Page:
"They demean their own workers publicly on a consistent basis, and they fail to acknowledge NYC Transit workers work in some of the most horrific conditions you can imagine," Samuelsen added.
"Several bus operators are assaulted every week, subway workers breathe in toxic fumes. ... We put our lives on the line to move the riding public, and when we get sick, the company tries to portray us as slackers," Samuelsen fumed.
The cash-crunched MTA plans to reduce overtime spending by $22 million this year with changes that do not need union approval.
The agency hopes to slash another $60 million next year, which will require some union consent, Monheim said.
In fact, 16% of bus and subway workers didn't call in sick once last year.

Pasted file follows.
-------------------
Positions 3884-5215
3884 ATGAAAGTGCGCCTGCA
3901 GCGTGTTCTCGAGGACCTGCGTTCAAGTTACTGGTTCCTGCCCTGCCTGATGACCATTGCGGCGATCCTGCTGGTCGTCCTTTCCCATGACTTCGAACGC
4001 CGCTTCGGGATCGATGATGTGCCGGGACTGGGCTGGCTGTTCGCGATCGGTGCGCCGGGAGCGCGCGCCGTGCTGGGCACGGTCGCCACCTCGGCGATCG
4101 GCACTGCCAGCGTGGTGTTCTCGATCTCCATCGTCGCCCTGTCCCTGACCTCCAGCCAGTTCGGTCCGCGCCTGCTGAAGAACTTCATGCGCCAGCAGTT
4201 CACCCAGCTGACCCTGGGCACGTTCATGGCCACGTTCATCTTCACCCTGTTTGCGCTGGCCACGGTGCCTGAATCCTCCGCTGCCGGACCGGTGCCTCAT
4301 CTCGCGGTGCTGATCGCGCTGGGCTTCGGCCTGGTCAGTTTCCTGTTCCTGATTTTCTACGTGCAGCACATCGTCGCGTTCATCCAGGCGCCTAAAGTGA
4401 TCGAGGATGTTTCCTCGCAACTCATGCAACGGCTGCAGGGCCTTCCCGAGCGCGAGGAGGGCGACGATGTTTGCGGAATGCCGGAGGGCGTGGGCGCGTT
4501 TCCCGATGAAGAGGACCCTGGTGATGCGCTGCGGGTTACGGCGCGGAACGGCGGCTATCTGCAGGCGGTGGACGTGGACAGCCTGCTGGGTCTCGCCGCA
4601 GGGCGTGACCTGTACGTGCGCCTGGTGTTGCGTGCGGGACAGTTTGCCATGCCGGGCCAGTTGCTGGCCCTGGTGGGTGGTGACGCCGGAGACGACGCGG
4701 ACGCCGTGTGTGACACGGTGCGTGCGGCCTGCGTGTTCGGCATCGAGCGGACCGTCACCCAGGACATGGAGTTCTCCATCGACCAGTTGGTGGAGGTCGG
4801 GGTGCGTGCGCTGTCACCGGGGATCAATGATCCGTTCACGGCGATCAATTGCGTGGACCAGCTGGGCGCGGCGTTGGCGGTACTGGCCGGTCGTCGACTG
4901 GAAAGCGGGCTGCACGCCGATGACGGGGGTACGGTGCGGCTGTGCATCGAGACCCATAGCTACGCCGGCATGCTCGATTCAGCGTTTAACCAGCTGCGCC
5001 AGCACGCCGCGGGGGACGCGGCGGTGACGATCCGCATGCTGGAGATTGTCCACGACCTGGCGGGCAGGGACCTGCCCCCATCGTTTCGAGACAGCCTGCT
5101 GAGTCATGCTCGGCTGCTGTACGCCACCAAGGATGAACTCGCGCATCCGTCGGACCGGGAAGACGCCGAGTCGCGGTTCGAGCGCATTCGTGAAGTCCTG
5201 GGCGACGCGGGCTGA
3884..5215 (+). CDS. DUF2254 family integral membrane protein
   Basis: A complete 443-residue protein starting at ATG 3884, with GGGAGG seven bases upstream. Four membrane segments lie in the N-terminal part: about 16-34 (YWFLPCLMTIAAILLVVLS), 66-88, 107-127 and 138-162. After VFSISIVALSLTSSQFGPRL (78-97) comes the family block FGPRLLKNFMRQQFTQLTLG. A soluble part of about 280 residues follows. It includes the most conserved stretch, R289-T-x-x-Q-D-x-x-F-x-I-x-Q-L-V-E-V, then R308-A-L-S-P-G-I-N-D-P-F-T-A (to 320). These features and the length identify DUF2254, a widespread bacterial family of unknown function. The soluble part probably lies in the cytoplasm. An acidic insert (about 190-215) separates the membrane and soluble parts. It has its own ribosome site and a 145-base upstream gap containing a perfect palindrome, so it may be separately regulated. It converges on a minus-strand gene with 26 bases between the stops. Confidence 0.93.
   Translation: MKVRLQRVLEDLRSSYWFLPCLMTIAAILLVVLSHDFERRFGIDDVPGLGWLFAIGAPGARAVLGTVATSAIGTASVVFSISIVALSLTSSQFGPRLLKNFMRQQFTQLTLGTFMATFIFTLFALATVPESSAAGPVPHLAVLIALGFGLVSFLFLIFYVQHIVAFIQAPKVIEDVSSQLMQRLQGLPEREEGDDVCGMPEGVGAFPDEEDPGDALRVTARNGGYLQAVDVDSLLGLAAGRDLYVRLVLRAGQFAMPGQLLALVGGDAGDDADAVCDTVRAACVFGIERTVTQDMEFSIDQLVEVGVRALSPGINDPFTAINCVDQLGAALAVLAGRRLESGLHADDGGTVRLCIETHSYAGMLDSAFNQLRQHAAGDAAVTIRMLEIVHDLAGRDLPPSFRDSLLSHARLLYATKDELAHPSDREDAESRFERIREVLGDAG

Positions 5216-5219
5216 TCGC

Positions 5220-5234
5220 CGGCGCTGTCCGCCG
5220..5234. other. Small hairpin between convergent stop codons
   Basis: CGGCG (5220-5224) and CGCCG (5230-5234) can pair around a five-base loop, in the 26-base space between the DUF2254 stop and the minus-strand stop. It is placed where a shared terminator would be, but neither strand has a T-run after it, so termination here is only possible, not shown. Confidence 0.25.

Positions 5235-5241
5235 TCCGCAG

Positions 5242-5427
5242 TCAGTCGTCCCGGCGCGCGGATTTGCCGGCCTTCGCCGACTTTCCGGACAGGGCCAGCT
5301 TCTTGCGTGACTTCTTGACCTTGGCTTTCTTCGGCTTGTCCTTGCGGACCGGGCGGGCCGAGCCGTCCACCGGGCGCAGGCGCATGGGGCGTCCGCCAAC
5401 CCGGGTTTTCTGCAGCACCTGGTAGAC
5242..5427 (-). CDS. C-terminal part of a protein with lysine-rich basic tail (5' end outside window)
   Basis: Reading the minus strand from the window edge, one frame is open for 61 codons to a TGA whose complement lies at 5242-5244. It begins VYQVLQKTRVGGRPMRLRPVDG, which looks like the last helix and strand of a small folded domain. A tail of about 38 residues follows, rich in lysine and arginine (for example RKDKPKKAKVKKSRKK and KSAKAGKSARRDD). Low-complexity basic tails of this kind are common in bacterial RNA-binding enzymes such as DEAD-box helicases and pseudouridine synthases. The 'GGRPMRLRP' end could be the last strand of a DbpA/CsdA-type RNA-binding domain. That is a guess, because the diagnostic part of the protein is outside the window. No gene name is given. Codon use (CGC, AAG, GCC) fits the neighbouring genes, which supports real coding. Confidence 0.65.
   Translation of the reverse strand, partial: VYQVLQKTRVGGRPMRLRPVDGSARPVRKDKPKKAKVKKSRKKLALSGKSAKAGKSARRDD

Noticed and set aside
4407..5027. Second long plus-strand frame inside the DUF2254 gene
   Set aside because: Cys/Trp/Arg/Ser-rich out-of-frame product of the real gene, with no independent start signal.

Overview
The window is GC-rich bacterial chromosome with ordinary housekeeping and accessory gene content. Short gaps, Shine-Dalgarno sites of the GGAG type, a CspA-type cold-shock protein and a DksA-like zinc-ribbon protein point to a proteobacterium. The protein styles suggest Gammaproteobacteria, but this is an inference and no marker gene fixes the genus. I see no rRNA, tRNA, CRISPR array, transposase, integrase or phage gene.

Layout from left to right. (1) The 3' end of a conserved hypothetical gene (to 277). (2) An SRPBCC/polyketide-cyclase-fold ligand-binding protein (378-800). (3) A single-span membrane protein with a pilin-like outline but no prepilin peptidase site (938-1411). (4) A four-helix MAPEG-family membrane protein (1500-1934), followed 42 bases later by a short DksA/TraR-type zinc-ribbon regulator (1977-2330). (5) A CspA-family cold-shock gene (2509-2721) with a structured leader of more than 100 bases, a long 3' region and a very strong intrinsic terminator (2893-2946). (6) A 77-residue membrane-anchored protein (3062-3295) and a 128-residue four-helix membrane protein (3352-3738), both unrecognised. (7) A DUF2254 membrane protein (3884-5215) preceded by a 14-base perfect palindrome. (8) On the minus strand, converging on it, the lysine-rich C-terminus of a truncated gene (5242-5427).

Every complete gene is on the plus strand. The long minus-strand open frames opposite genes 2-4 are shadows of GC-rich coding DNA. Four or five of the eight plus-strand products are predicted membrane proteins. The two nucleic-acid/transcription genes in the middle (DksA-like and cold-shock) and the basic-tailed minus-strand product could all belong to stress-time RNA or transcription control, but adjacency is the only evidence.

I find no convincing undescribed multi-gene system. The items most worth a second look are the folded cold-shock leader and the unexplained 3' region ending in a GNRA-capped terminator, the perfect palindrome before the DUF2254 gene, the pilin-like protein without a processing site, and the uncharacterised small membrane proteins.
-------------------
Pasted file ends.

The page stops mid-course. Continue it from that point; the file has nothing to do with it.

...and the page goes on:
But 25% took a whopping 15 or more sick days, he said.
"This is the percentage of employees [that take a] mental-health day. They wake up in the morning and say, 'I dont feel like working today,'" Prendergast said.
Managers don't always have the right to call and verify the employee is at home or demand a doctor's note, Prendergast said.
The MTA agreed in past contract negotiations to ease up on sick-time regulations, scrutiny and punishments after workers griped they were too harsh.
"It's arguable about whether the pendulum swung too far in the other direction," Prendergast said.
Among the reforms needed, LIRR President Helena Williams said, is no longer paying overtime after an eight-hour shift. Instead, OT should kick in only after a worker puts in a 40-hour week, she said.
Even workers who have used up their allotment of paid sick days can take an unpaid day off and easily make up the lost pay by working a few hours of overtime in the following days, officials complained.